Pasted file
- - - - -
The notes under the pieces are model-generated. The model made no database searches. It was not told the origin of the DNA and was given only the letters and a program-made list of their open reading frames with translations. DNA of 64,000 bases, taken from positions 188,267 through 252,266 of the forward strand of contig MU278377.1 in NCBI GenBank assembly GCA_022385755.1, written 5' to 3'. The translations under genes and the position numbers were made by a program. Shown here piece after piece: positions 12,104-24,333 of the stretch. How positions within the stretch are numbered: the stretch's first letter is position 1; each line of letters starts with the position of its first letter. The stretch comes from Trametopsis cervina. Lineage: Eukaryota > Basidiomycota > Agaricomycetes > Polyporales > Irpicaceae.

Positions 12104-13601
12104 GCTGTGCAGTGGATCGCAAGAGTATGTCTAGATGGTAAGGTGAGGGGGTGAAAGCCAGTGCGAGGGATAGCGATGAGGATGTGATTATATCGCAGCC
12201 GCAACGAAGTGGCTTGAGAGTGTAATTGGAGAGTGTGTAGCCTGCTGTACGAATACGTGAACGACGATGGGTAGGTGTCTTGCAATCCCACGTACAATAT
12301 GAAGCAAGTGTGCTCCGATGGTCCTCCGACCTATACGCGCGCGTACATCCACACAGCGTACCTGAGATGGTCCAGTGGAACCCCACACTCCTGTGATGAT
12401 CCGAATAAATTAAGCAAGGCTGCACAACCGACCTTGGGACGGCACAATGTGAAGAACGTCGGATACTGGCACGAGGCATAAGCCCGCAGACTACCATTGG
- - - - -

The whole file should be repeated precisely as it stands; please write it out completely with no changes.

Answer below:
The notes under the pieces are model-generated. The model made no database searches. It was not told the origin of the DNA and was given only the letters and a program-made list of their open reading frames with translations. DNA of 64,000 bases, taken from positions 188,267 through 252,266 of the forward strand of contig MU278377.1 in NCBI GenBank assembly GCA_022385755.1, written 5' to 3'. The translations under genes and the position numbers were made by a program. Shown here piece after piece: positions 12,104-24,333 of the stretch. How positions within the stretch are numbered: the stretch's first letter is position 1; each line of letters starts with the position of its first letter. The stretch comes from Trametopsis cervina. Lineage: Eukaryota > Basidiomycota > Agaricomycetes > Polyporales > Irpicaceae.

Positions 12104-13601
12104 GCTGTGCAGTGGATCGCAAGAGTATGTCTAGATGGTAAGGTGAGGGGGTGAAAGCCAGTGCGAGGGATAGCGATGAGGATGTGATTATATCGCAGCC
12201 GCAACGAAGTGGCTTGAGAGTGTAATTGGAGAGTGTGTAGCCTGCTGTACGAATACGTGAACGACGATGGGTAGGTGTCTTGCAATCCCACGTACAATAT
12301 GAAGCAAGTGTGCTCCGATGGTCCTCCGACCTATACGCGCGCGTACATCCACACAGCGTACCTGAGATGGTCCAGTGGAACCCCACACTCCTGTGATGAT
12401 CCGAATAAATTAAGCAAGGCTGCACAACCGACCTTGGGACGGCACAATGTGAAGAACGTCGGATACTGGCACGAGGCATAAGCCCGCAGACTACCATTGG